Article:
What else was heard

One of the common messages from stakeholders was that to successfully implement a right to request, the federal government must provide employers and employees—on an ongoing basis—with clear information and guidance about roles and responsibilities under the related provisions of the Code. It was suggested that ideally education and training for employers and employees would be provided as well. In addition, many stakeholders, including employer organizations, argued that the federal government should rely on information, education and other forms of proactive compliance before enforcement.

Stakeholders made suggestions about other ways to foster proactive compliance. Several noted positively the promotional campaigns that the UK government has carried out on the benefits of flex work for all employers and employees, regardless of whether the latter work flexibly themselves. Other measures that were identified, and could have more or less government involvement, included:

  • sharing lessons learned across organizations and among employer and employee organizations and other stakeholders;
  • joint employer-employee committees on work-life balance that could provide a forum for discussions on flex work in a given workplace, including with non-unionized employees, and could develop tools to assist individual employers and employees in having conversations about flexible work arrangements and preparing work plans detailing how new arrangements will work; and
  • public recognition for workplaces that have best-in-class initiatives to support enhancing flex work.

On the issue of recourse, stakeholders agreed first and foremost with the basic principle that an employee whose request for flex work is turned down or who believes that their employer has not otherwise complied with the relevant provisions in the Code should have access to appropriate recourse. There was a general sense that limiting recourse to the court system would reduce access to justice.

Labour organizations, advocacy groups, academics and think tanks argued that employees should have the right and the ability to seek the assistance of a labour inspector, access mediation and/or file a complaint with an employment tribunal. Many said that the employer should have to demonstrate that they have not unreasonably refused a request and that, if a complaint is founded, an employer should be required to reconsider the request or compensate the employee.

Employers and employer associations agreed that employees should have access to recourse, but expressed concern about placing an unfair burden on the employer in terms of cost, duration, frivolous claims and penalties. They tended to support processes such as mediation. In addition, they said that, if a request is determined to have been unreasonably denied, it should be honoured, but that the employer should not be required to compensate the employee.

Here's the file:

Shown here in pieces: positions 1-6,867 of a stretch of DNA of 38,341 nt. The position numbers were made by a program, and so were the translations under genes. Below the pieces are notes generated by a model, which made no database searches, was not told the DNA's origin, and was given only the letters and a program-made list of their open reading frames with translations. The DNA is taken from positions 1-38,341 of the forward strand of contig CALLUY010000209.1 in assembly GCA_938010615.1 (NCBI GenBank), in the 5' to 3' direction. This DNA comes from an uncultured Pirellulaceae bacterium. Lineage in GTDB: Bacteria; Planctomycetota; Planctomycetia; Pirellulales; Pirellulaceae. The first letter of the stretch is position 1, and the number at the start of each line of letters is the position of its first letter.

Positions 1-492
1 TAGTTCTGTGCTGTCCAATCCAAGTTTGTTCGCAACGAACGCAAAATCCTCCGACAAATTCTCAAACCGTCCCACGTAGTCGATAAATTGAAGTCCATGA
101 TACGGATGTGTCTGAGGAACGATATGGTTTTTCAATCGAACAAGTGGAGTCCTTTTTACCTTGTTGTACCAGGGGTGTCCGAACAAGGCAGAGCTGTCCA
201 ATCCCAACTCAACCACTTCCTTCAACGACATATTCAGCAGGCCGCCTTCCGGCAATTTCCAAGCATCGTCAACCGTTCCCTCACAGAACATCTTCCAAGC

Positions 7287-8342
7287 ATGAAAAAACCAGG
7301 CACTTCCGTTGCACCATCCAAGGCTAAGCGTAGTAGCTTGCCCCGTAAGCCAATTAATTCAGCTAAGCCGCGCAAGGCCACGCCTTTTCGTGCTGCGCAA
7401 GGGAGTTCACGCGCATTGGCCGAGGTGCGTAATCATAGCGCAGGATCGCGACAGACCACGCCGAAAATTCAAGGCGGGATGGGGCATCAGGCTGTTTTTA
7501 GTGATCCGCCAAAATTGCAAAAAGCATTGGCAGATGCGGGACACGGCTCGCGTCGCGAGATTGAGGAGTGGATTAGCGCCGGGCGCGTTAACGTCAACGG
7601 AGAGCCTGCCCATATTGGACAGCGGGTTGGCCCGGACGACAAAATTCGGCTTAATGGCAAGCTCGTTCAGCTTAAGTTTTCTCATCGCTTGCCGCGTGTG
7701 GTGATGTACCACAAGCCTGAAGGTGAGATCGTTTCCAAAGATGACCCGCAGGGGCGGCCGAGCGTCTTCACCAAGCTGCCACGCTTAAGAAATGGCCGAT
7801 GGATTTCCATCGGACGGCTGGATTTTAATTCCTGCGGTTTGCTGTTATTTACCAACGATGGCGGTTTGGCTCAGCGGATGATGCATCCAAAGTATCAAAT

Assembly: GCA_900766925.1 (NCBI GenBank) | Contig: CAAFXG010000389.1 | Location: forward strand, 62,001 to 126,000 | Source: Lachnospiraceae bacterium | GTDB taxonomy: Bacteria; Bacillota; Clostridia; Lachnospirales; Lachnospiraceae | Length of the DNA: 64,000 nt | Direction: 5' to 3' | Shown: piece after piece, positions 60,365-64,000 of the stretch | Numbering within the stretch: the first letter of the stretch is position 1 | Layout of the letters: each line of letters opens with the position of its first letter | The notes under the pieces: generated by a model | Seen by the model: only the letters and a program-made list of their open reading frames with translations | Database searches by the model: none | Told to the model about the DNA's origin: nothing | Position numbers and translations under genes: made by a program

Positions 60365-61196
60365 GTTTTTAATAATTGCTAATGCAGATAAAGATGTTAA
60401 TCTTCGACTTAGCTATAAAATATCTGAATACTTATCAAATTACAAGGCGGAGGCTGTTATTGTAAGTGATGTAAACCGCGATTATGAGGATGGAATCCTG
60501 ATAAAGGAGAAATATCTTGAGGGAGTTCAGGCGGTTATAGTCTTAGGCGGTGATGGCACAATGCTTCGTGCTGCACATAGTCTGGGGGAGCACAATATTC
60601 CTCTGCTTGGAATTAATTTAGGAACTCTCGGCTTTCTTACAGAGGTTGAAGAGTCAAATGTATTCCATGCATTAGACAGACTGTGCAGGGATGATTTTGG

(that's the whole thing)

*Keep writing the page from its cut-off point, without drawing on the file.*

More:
Many survey respondents supported allowing employees to challenge a decision to refuse a request for flex work, beginning with internal recourse to the employer (e.g. asking for further explanation), but with the possibility of moving to a formal external review or grievance process, including third-party mediation or arbitration. Survey respondents noted that employees should be at least able to challenge a decision on procedural grounds.

The relationship between recourse mechanisms related to flex work and recourse mechanisms available under the existing federal human rights regime generated much debate. Stakeholders and survey respondents expressed concern about potential for duplication and overlap with recourse available under the Canadian Human Rights Act. They cautioned that cases where an employee’s employer fails to accommodate them to the point of undue hardship (e.g. on the basis of family status) could lead to forum shopping, concurrent complaints/reviews and potentially inconsistent decisions.

Some participants suggested considering other provisions or tools beyond recourse mechanisms to support compliance and enforcement of a right to request, such as:

  • protections for employees against reprisal resulting from making a request; and/or
  • reporting requirements for employers (e.g. on the number of requests received and approved as is or with modification and the number turned down).

However, employers and employer organizations cautioned against introducing requirements into the Code that compel employers to add processes and procedures to what should be an internal discussion between the employee and their manager about a mutually accommodating work arrangement.

More generally, a number of stakeholders urged the federal government to emulate the best elements of the approaches on flex work in place in the UK, Australia and New Zealand. All of these approaches establish a statutory right to request and share similar principles, but vary to some degree on certain aspects such as entitlement, information requirements, the process for handling requests and grounds for refusing a request and recourse.